The approval of a bond issue to fund the quarrelsome US$ 17.1 billion Water Fix tunnels is being protested by environmental campaigners in California.
Bloomberg announced that environmental organizations have filed a complaint on the grounds that under the California Environmental Quality Act (CEQA), the State of California has failed to complete the requisite impact assessments.
The goal of the California Water Fix Project (formerly the Bay Delta Water Conveyance Project) is to redirect fresh water from the Sacramento San Joaquin Delta, a vast, large estuary in the north of the state, to the more populated central and southern regions where approximately two-thirds of the population resides.
An overall 72mi (115km) of intake and transfer tunnels up to 50m below ground are included in the project; this also consists of three northern intakes with 85m3/sec (3,000ft3/sec) capacity defense of the scheme as well as twin 30-mile-long (48km) tunnels of 12m-diameter.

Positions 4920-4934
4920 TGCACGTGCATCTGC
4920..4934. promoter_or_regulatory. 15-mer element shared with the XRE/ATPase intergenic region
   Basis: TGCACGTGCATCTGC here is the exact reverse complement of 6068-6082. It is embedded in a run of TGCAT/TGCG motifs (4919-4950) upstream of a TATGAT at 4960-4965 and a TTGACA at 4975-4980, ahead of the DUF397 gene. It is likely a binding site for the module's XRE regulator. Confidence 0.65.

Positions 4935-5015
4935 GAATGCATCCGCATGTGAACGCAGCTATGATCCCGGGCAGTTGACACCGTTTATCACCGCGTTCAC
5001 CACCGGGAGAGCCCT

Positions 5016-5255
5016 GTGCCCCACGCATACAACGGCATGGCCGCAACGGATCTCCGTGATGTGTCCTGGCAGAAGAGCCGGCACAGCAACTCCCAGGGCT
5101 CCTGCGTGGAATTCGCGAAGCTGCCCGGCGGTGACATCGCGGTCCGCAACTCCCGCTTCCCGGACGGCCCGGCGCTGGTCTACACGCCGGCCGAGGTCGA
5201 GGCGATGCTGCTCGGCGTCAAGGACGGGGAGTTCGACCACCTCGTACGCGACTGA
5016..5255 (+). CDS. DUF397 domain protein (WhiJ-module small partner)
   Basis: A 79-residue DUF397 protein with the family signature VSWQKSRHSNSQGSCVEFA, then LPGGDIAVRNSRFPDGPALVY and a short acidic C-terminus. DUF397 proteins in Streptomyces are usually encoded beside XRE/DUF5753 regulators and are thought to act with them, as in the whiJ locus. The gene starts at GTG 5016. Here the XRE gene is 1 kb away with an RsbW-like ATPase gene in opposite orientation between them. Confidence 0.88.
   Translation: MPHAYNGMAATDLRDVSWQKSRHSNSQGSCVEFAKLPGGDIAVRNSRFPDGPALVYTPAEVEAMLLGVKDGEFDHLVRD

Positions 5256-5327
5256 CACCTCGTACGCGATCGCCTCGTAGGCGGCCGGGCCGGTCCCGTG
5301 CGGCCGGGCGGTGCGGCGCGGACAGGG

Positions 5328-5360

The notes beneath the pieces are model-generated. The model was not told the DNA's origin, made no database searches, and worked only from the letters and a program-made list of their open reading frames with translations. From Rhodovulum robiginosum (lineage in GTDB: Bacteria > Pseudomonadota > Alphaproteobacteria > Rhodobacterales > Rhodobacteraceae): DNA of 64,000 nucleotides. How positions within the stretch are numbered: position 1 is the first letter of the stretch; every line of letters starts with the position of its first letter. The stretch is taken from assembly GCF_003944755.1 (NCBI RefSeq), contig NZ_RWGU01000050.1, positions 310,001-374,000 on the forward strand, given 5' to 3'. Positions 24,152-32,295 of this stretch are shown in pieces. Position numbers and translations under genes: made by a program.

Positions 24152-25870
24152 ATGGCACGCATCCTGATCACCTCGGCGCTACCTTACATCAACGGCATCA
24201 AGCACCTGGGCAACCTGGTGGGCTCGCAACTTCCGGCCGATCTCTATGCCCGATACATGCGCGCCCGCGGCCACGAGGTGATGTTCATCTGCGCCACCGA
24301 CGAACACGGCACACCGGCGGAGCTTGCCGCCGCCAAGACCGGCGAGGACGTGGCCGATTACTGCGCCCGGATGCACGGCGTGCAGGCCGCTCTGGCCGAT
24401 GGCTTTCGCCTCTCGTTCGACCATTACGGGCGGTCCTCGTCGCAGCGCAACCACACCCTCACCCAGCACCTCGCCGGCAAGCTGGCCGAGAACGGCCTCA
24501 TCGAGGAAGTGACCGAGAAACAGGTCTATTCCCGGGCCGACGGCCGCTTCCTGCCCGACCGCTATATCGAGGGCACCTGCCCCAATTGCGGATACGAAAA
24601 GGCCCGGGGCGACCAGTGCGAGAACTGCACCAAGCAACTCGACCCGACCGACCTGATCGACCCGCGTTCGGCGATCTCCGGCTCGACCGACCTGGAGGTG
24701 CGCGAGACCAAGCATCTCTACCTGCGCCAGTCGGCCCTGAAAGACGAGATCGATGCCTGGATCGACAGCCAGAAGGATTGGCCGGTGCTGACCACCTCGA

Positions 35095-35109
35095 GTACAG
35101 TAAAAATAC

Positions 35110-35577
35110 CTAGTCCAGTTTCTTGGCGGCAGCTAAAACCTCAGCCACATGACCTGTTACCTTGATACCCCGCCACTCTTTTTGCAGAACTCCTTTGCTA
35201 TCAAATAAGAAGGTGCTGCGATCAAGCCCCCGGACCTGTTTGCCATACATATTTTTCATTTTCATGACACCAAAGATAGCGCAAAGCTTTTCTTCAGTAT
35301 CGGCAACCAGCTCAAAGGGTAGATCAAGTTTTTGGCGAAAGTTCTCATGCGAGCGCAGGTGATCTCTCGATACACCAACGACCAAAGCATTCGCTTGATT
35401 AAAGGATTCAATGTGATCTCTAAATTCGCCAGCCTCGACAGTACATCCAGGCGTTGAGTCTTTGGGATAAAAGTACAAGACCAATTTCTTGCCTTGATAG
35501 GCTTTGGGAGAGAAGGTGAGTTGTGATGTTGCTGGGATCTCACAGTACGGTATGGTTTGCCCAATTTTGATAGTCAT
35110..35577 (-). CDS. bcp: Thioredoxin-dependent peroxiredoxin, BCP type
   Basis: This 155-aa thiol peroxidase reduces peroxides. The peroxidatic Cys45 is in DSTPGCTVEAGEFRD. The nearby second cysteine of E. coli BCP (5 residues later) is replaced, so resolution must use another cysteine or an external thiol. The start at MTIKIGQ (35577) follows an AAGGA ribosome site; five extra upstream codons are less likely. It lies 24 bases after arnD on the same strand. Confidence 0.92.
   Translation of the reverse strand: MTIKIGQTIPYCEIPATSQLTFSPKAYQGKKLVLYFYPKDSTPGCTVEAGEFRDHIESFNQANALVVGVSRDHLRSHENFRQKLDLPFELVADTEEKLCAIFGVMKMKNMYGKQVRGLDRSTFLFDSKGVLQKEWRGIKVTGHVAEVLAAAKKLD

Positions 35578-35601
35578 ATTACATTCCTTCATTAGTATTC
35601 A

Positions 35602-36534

In support of the system, the State claimed that it is essential to preserve the fragile
watershed of the delta to protect endangered fish, and to prevent saltwater from flooding the freshwater source that would arise if the earthquake had ever failed.
Tim Stroshane of Rebuild the Delta, a Policy Analyst and a critic of the project, reported in an e-mail to Bloomberg: “There is no final Delta tunnel proposal, no environmental impact assessment, no State Water Management Control Board permit and no federal permits.”
In a formal statement he also asserted: “They don’t even have a Federal partner for the project. They don’t know which route the tunnel will be built through, and they do not have a finalized community mitigation plan. Worse, they don’t know how much water will be available to move through the tunnel.”